Catherine Birkett is no stranger to turbulence. The startup executive has survived several recessions, guided a telecoms company through the dot-com crash in 2000 and has 20 years as a chief financial officer under her belt.
But even for a battle-hardened exec like Birkett, the impact of the coronavirus pandemic is proving an unfamiliar challenge.
“We’ve been dealing with uncertainty for a while with things like Brexit, but this seems to be on an entirely different level. With this you just really don’t know what the world will look like as we come out of lockdown, ” says Birkett, who is now chief financial officer at London fintech GoCardless.
“You’ve got to plan for a different world to the one you were planning six weeks ago.”
Yet, amid panicked markets and a punctured economy, it’s principally the chief financial officer who must take the helm, crafting new financial models and tightening spending.
“My workload has gone up so dramatically, almost overnight… It elevates the role of CFO,” she says. “It’s definitely increased pressure.”
GoCardless helps companies process reoccurring payments via direct debit, seeing $15bn in annual transactions across 55,000 clients worldwide.
But with payments and subscriptions now suffering, GoCardless is taking a hit.
As a result, the company is now predicting a slowdown in both existing revenues and new sales, forcing Birkett to adjust her forecasts, budgeting — and even her management style.
“The C-team is seeing a different side of me,” Birkett, who joined GoCardless 15 months ago, tells Sifted. “Where I was willing to let things go as we were growing and making sure we didn’t stop that growth… that’s now switched to ‘I’ve got to protect the cash on the balance sheet for long as possible’.”
The need to rewrite GoCardless’s budget lies largely in its position as a growth-focused company. It posted a pre-tax loss of £16m in 2018, meaning its survival — like most scaleups — is dependent on external funding.
“I know how hard raising money is when you’re cash strapped,” Birkett notes. “So we’ll want to push fundraising down the road as much as we can,” she adds, now aiming for its runway to extend into 2022.
For young startups, even moderate cost-cuts can come as an adjustment given most employees have never experienced a financial crunch before.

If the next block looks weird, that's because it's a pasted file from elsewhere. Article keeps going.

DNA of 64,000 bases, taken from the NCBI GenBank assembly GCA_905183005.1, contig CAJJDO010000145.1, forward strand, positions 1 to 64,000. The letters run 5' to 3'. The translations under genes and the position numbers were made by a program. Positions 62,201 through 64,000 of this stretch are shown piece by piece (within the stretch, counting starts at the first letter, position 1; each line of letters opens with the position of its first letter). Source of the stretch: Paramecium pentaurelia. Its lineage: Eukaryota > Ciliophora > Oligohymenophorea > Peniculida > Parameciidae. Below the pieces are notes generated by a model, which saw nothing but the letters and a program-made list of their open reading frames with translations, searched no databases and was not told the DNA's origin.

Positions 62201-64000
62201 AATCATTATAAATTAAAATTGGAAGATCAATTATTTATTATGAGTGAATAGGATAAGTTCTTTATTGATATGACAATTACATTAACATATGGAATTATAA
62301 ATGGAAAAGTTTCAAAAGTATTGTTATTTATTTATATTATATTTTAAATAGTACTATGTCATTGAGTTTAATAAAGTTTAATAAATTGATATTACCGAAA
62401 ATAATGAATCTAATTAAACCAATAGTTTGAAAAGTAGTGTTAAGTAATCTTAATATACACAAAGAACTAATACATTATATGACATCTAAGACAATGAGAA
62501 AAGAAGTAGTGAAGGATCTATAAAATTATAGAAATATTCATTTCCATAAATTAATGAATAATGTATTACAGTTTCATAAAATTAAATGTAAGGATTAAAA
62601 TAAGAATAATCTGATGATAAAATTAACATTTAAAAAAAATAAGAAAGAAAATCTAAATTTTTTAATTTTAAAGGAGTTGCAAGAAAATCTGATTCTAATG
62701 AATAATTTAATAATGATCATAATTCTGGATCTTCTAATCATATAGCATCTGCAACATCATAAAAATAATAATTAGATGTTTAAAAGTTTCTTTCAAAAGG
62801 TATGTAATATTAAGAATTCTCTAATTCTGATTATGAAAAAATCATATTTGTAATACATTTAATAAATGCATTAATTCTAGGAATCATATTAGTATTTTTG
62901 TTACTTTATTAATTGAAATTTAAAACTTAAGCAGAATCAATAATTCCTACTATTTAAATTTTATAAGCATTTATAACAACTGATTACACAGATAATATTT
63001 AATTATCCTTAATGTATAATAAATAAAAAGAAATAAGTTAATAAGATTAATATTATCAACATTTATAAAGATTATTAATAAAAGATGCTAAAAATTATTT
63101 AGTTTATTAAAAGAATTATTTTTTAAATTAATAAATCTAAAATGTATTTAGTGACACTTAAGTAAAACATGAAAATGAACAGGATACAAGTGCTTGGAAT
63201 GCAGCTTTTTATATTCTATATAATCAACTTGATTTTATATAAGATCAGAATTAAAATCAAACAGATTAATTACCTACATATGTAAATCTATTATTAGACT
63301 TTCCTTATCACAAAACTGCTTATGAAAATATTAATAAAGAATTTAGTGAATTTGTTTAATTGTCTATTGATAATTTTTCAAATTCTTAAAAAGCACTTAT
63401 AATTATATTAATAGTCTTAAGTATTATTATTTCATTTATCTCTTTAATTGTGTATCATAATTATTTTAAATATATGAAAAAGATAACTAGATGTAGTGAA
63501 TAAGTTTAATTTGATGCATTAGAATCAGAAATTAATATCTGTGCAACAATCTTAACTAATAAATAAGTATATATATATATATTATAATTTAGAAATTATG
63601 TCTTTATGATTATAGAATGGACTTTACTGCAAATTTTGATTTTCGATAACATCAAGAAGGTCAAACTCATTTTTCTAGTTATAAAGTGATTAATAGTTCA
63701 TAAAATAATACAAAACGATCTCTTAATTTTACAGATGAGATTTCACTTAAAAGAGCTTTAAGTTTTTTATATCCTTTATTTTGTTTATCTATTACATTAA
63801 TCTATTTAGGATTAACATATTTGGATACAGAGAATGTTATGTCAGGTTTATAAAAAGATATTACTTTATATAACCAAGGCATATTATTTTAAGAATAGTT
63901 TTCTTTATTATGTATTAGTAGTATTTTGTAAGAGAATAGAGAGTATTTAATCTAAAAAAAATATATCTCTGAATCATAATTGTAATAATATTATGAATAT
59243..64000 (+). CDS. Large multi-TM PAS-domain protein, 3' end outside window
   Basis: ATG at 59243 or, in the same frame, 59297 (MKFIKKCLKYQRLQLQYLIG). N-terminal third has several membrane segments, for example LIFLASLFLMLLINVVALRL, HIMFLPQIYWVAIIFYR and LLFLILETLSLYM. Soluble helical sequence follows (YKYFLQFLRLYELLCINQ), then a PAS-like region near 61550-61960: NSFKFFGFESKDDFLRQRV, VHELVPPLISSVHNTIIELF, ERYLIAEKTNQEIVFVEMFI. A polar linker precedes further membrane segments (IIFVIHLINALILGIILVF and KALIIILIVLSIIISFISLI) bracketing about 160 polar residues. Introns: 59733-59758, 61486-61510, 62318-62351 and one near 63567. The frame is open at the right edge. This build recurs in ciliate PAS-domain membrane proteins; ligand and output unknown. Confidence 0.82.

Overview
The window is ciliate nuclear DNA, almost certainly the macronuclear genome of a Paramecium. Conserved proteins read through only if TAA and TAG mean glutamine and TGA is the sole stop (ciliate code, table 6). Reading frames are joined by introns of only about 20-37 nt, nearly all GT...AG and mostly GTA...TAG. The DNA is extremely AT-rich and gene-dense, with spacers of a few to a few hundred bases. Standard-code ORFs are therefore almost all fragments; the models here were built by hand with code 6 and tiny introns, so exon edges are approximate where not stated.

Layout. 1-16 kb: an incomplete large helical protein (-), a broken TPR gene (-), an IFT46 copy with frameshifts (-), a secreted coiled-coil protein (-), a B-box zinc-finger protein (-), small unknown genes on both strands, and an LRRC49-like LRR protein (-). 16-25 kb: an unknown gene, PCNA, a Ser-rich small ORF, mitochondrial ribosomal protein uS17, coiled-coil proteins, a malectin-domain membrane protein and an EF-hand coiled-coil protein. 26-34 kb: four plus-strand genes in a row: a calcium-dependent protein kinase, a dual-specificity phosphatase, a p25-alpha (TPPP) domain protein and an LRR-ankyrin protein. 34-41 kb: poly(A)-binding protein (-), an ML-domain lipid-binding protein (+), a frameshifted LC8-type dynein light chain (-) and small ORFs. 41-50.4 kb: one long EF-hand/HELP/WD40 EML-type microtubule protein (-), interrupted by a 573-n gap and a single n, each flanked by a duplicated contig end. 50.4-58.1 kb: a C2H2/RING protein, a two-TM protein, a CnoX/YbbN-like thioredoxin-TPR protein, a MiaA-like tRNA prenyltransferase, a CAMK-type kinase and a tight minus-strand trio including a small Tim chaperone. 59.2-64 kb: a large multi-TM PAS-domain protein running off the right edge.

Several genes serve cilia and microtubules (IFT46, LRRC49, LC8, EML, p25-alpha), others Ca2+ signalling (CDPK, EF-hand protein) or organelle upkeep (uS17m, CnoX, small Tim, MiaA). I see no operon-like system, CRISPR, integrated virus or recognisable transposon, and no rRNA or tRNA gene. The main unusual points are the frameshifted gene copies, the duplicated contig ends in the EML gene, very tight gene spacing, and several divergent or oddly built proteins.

Nonetheless, Birkett says the pandemic provides a welcome chance to implement overdue spending-controls and predicts the newfound prudence will continue post-Covid.
She also urges scaleups not to delay recruiting a professional chief financial officer, noting GoCardless almost waited “too late”.
“It’s important that we don’t over-react”
Walking a tight-rope
Despite the cash pressures, Birkett warns being a chief financial officer is not just about cost-cutting during a shock; they must also protect the company’s ambitions.
Indeed, GoCardless wants to be a global payments player and recently expanded into America, where it has continued hiring and onboarding remotely.
It’s, therefore, a juggling act between cutting costs to preserve its long-term ambitions and continuing to show growth to future investors or potential buyers.
“My job is definitely to ensure that there’s an element of realism. But it’s also that we don’t over-react. There’s no point me saying ‘I’m just going to cut everything’… We could take out half the workforce and be profitable, but that would absolutely absolutely kill the future of the business,” she tells Sifted.
“We have to ensure the businesses in the right place as we come out of Covid.”
So far, GoCardless has slashed non-essential spend, cut salaries across the 390-person company, and forced a small number of redudnacies. However, it says it will reassess further measures at the end of the second quarter before selecting one of Birkett’s three emergency plans — each providing varying extremes around further cuts and expansion freezes.
Coming out the other side
Beyond the immediate challenges, business-to-business fintechs like GoCardless enjoy the advantage of having inherently “sticky” customers and a product that directly boosts clients’ top-line.
GoCardless should, therefore, fall into the camp of “survivors” post-Covid, and in a position to acquire more vulnerable players. Birkett is certainly ready for that, having overseen 13 acquisitions in her previous job before selling the company itself.
“I’ve always thought [M&A] is something GoCardless should be thinking about,” she says. “If the [target] business is a good fit, and in bank-to-bank payments… we’d definitely be interested and in a position to act,” noting the best opportunities could lie in Europe, Australia and outside London.